In Mountaincrest, a stranger without memory arrives in a bar to have a drink. When he leaves the bar, a local tries to robber him but he turns into an animal and kills the attacker. Deputy ... See full summary »
An attorney arrives at a castle to settle the estate of its recently deceased owner. The owner's wife and daughter reveal that he was someone who was able to summon the souls of ancient ... See full summary »
Eight strangers are invited to spend the night in a penthouse apartment. After being wined and dined, a voice on the radio informs them that they will be murdered unless they manage to outwit the ninth guest: Death.
Roy William Neill
A scientist, working with genetics, creates a creature that is capable of transforming back and forth between a giant Death Head moth and a beautiful woman. The creature masquerades as his ... See full summary »
Scott Warrington and his hired detective, Larry Adams, arrive at an old mansion in the middle of a Louisiana swamp to meet his brother-in-law, Dr. Max von Altermann shortly after the death ... See full summary »
Celeste, the gypsy daughter of a deceased New Orleans belle, who is now secretly entombed in a museum and frantically guarded by Celeste. She is a werewolf and will stop at nothing to protect the whereabouts of her mother's whereabouts, from whom she inherited the curse.Written by
Les Adams <firstname.lastname@example.org>
During the opening credits (and scenes early in the film) to get the wolf to repeatedly open and close it's mouth as if it were barking or chewing, they put a rubber band around it's muzzle. See more »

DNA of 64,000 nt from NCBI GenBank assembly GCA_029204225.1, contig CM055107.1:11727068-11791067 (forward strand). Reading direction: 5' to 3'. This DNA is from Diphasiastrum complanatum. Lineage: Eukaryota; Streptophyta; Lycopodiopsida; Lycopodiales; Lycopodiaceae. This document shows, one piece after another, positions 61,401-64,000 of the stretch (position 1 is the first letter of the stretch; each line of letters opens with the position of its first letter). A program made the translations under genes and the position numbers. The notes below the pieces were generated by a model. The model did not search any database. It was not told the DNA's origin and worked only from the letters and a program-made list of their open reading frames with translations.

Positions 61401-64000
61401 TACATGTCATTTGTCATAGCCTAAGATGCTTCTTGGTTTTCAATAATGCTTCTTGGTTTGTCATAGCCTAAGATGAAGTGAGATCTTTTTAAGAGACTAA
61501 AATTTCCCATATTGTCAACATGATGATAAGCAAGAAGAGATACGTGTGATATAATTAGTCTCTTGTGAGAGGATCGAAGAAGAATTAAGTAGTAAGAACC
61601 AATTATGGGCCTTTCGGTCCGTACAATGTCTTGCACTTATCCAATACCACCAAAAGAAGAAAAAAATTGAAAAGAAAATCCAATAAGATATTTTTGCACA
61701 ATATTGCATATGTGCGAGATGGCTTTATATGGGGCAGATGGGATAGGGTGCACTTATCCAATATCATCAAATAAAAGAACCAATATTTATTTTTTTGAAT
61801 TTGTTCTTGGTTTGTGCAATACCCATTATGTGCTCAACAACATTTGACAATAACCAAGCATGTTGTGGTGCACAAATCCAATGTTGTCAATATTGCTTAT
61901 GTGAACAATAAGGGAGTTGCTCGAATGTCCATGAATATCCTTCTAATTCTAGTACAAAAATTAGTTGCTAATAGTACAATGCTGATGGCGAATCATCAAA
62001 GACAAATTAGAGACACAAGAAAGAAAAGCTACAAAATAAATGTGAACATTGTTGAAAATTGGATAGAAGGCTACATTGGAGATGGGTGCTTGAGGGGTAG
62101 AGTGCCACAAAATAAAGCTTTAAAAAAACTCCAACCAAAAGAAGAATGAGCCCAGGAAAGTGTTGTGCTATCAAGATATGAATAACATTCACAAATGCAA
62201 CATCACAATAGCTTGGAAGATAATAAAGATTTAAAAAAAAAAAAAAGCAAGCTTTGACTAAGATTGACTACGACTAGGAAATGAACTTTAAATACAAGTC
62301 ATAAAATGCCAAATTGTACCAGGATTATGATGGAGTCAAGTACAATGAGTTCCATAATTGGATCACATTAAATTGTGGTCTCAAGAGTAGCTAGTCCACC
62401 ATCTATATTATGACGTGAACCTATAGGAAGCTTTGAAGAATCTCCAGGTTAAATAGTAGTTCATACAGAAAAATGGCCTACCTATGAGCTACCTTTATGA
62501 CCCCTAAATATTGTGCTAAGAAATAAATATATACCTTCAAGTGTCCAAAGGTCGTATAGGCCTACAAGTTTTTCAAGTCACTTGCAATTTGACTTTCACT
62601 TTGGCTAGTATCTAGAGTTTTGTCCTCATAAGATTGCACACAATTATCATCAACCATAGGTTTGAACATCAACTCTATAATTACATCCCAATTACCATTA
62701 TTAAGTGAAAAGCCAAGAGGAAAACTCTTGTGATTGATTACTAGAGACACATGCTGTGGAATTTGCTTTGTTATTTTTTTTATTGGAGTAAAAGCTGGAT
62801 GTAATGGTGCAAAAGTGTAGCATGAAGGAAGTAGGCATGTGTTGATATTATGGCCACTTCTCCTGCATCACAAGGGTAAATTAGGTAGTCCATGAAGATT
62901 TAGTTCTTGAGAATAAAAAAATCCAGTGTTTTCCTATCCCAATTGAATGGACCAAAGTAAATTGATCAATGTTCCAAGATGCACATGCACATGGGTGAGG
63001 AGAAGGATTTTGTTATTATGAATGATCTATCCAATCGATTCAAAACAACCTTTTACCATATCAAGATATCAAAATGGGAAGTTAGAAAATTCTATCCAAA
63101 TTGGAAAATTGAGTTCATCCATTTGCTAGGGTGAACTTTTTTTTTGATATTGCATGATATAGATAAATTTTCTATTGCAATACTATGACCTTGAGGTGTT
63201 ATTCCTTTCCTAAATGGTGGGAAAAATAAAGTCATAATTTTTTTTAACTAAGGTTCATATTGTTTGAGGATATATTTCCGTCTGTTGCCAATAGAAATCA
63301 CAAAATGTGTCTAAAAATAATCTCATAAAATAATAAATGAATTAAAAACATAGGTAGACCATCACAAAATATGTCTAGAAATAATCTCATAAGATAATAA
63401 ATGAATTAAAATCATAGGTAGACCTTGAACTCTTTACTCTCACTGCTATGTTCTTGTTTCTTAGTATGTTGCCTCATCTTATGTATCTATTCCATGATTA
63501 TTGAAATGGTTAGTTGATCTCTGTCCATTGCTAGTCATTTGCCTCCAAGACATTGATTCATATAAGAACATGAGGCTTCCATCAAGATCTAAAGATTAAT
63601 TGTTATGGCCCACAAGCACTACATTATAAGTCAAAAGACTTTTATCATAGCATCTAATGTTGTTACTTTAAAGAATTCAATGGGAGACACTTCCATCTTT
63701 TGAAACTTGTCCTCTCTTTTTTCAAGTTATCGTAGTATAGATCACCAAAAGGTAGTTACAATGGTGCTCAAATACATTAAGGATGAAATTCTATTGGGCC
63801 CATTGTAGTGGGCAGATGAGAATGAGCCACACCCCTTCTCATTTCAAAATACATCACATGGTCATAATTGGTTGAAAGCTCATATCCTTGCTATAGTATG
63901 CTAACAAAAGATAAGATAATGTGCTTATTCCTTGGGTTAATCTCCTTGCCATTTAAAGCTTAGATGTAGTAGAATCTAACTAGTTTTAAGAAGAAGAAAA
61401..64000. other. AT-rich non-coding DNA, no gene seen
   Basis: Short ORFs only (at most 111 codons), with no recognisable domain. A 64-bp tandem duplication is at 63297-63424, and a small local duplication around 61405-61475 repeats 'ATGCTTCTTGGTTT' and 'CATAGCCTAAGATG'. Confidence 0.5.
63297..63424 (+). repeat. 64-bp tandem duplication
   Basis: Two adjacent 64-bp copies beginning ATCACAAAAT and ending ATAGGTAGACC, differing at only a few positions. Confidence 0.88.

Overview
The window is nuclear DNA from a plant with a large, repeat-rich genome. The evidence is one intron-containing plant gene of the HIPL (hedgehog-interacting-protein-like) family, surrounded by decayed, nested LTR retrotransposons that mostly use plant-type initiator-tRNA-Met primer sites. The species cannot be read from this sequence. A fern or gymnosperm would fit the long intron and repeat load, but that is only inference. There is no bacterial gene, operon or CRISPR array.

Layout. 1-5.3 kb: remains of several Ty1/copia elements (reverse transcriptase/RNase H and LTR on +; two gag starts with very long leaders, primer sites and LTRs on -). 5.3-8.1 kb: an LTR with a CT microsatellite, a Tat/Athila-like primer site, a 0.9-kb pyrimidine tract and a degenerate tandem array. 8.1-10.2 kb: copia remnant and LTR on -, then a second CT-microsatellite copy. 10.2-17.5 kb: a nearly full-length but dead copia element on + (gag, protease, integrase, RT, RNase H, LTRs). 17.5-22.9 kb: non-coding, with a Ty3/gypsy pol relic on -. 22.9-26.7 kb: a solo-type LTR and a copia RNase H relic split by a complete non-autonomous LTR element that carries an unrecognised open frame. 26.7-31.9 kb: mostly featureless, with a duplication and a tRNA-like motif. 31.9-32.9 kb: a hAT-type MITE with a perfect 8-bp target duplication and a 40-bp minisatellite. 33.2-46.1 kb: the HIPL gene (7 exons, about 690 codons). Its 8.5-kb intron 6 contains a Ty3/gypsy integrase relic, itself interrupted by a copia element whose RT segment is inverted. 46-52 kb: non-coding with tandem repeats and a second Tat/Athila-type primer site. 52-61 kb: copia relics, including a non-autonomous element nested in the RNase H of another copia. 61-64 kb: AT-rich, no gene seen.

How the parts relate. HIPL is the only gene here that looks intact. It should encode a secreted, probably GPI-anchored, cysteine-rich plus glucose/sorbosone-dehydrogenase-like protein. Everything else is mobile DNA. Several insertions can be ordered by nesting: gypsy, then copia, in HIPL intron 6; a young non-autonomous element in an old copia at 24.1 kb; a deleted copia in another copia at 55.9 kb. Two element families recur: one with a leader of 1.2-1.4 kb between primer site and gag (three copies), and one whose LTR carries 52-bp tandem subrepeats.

In order to get the wolf to snarl and gnash it's teeth for the camera, a clearly visible rubber band was placed around it's upper jaw and snout. It is most easily seen in the footage running behind the opening credits. See more »
The ancient belief is still held by many that anything that happens in the world is never lost. No sparrow falls unnoted ~~ no tree crashes in the forest unheard. The sorrows, the joys, the loves and the hates of past generations live on in people's memories, in their legends and their stories. Perhaps our story is something that has lived on in a person's memory or perhaps it is just a legend ~~
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There are far worse ways to spend an hour or so of your time. This movie was more than likely made for pocket change and contractual obligations, true; but despite not having someone like Val Lewton (who could conjure up palaces out of orange crates) behind it, this isn't at all bad. Nina Foch is quite capable and sympathetic, and ably supported by a raft of character actors who are old hands at this sort of thing.
There's plenty of atmosphere and suspense, with just enough mystery to keep your attention. As with some of the best of the afore-mentioned Lewton's work, until the denouement, you're never quite sure whether this is all in someone's mind or if there's a real bogeyman (or bogeywoman) stalking the night. Lon Chaney Jr's reputation is safe - or even Henry Hull - but the mug who called this the nadir of werewolfery is being a little harsh. With THE WOLF-MAN, Universal set the bar pretty high, after all. But if you're looking for some good old-fashioned fun, you could do much worse. If nothing else, it's an entertaining example of what can be done with some talent, care and craftsmanship, even if you couldn't quite buy dinner for a family of four to six people with the existing budget. Definitely check it out!
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